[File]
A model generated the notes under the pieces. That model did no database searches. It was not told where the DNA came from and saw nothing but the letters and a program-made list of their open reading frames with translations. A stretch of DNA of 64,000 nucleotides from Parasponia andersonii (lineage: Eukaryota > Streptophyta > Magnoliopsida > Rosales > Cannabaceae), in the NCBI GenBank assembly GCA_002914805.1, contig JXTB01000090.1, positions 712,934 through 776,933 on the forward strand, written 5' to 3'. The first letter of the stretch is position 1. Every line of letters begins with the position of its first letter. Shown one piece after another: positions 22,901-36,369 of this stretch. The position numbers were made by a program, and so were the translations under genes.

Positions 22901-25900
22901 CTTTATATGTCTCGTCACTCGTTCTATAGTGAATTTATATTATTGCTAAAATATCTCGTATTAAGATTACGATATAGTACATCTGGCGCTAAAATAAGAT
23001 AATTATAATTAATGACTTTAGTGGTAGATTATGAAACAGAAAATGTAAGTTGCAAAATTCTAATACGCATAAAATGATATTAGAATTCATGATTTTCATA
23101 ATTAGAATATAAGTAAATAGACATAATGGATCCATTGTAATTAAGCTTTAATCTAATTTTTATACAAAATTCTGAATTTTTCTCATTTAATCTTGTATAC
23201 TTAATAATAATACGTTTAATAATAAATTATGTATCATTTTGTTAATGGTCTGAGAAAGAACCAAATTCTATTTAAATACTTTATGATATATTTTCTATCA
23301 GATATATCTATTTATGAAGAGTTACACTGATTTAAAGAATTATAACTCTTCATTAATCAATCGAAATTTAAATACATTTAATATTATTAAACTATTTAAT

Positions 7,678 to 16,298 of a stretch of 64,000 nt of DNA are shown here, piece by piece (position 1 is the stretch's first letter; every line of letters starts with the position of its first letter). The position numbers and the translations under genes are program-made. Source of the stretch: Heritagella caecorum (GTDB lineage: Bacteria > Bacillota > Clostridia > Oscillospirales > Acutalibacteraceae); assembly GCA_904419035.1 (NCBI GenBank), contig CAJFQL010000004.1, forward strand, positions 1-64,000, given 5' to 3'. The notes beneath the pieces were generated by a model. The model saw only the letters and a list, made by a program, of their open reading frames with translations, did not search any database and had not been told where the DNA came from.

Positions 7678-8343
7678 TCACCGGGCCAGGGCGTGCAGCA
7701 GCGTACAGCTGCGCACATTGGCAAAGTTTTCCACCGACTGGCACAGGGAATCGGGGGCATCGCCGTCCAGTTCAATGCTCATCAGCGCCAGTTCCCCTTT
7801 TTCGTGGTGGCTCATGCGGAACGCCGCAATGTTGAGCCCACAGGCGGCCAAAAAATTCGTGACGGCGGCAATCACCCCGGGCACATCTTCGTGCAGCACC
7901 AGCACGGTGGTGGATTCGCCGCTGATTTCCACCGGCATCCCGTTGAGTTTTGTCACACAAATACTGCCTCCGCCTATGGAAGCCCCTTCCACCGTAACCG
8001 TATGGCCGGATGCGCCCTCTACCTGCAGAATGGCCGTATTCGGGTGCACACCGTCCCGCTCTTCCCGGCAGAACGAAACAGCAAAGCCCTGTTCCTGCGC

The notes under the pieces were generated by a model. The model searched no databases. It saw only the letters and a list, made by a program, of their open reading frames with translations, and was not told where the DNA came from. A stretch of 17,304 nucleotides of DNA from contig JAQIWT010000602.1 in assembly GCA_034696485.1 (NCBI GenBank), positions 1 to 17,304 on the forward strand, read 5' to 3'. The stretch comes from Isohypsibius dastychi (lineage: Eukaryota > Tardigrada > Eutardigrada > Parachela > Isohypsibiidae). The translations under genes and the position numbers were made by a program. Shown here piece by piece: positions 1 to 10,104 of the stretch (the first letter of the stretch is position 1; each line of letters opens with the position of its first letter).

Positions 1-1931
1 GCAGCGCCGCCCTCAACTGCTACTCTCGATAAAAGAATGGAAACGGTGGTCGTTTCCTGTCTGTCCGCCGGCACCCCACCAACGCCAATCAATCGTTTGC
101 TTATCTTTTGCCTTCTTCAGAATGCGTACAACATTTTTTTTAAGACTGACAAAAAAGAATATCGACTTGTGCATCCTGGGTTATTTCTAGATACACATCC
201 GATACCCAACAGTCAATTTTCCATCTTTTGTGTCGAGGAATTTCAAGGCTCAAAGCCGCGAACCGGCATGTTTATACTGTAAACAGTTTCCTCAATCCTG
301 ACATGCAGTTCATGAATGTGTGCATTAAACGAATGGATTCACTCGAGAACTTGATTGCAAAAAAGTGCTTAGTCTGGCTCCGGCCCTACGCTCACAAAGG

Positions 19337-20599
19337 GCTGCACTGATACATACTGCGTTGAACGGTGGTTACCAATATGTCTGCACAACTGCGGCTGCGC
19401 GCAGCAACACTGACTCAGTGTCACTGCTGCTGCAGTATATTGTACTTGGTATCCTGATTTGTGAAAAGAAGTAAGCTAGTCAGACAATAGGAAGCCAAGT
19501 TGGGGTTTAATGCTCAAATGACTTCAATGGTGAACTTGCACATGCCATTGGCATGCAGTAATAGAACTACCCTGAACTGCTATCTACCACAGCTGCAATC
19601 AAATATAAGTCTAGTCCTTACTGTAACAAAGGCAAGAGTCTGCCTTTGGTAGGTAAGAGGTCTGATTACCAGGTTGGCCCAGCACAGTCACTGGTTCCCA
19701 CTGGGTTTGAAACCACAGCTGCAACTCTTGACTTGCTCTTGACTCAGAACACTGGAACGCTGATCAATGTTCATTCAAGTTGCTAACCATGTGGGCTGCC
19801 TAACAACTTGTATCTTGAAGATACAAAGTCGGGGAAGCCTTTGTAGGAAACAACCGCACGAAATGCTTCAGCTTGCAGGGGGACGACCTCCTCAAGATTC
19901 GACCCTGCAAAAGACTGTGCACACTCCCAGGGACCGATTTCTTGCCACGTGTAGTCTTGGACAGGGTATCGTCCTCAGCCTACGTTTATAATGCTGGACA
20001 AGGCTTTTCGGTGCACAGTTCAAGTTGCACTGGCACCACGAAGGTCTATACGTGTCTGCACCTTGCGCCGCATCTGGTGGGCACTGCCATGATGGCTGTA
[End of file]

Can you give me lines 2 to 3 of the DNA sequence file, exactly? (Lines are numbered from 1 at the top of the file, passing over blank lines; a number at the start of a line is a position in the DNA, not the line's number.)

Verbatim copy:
Positions 22901-25900
22901 CTTTATATGTCTCGTCACTCGTTCTATAGTGAATTTATATTATTGCTAAAATATCTCGTATTAAGATTACGATATAGTACATCTGGCGCTAAAATAAGAT